Pinoys, Vietnamese hold anti-China protest

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Friday, May 16, 2014


MANILA -- Filipinos and Vietnamese residents in the Philippine capital staged a joint protest Friday against China's incursions into West Philippine Sea territories claimed by their countries.

Chanting "China get out," more than 100 Filipinos and Vietnamese picketed the Chinese consulate carrying banners, including one that urged Manila and Hanoi to "join hands" against Beijing.

China claims virtually the entire West Philippine Sea, a busy sea lane and fishing ground atop what is believed to be rich of oil and gas reserves.

Chinese and Vietnamese ships have been locked in a standoff since early this month after Beijing deployed an oil rig near the Paracel Islands claimed by Hanoi. Anti-Chinese riots in Vietnam have been violent.

Manila has also protested Chinese land reclamation on a reef that it says is Philippine territory.

Filipinos, Vietnamese protest
Protesters, some dressed as green sea turtles, picket the Chinese Consulate at the financial district of Makati city, east of Manila, Philippines Friday, May 16, 2014 to protest the recent poaching by China, wherein 11 Chinese fishermen were arrested for poaching more than 500 marine turtles at the Philippine-claimed Half Moon Shoal off the South China Sea last week. Charges were filed against the fishermen for poaching but two were deported allegedly for being minors. (AP Photo)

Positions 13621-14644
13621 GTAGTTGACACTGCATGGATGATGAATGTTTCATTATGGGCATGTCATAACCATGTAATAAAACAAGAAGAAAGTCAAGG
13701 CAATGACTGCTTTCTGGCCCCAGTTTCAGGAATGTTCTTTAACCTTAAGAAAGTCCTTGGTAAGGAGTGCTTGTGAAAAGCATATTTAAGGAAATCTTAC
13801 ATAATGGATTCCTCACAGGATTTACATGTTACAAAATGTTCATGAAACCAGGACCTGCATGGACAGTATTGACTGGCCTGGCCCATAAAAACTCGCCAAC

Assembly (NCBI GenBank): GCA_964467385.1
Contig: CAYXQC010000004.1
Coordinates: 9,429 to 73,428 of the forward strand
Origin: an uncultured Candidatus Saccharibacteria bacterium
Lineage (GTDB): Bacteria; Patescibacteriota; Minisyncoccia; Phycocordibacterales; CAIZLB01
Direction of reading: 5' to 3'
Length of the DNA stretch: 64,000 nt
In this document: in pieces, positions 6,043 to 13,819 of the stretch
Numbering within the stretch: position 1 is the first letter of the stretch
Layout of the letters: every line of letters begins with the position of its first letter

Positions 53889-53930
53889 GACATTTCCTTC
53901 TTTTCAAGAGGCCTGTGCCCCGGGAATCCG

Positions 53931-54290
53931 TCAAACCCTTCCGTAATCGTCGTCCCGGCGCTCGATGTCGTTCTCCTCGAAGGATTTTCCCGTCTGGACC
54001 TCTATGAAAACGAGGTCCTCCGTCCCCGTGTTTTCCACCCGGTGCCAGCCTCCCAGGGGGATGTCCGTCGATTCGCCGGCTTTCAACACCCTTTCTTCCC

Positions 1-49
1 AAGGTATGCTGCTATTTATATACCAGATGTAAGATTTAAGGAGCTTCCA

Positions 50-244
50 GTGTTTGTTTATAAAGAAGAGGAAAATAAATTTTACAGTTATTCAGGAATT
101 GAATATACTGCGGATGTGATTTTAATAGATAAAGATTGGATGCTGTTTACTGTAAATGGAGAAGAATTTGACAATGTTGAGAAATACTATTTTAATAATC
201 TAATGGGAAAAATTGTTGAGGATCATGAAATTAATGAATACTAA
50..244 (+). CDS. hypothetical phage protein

Philippine Congressman Walden Bello said they were denouncing Beijing's moves as provocative. "This protest is all about telling China, 'Please stop your aggressive moves in our territories. Please respect the rule of international law,'" he said.

Bello also accused China of allowing its fishermen to catch and butcher endangered turtles in Philippine waters. Philippine police charged nine Chinese fishermen who were apprehended last week for catching more than 500 turtles near a reef claimed by Manila.

This week, the Philippines said China has reclaimed land on the Johnson South Reef in violation of a 2002 nonbinding agreement to not occupy uninhabited areas in the disputed waters.

Defense Secretary Voltaire Gazmin said "we are almost sure" China will put a base on the reclaimed land.

China has insisted the area is its territory and work there is covered by Chinese sovereignty.

After a summit last weekend in Myanmar, the Association of Southeast Asian Nations issued a statement expressing concern over the recent spats involving the South China Sea. (AP)

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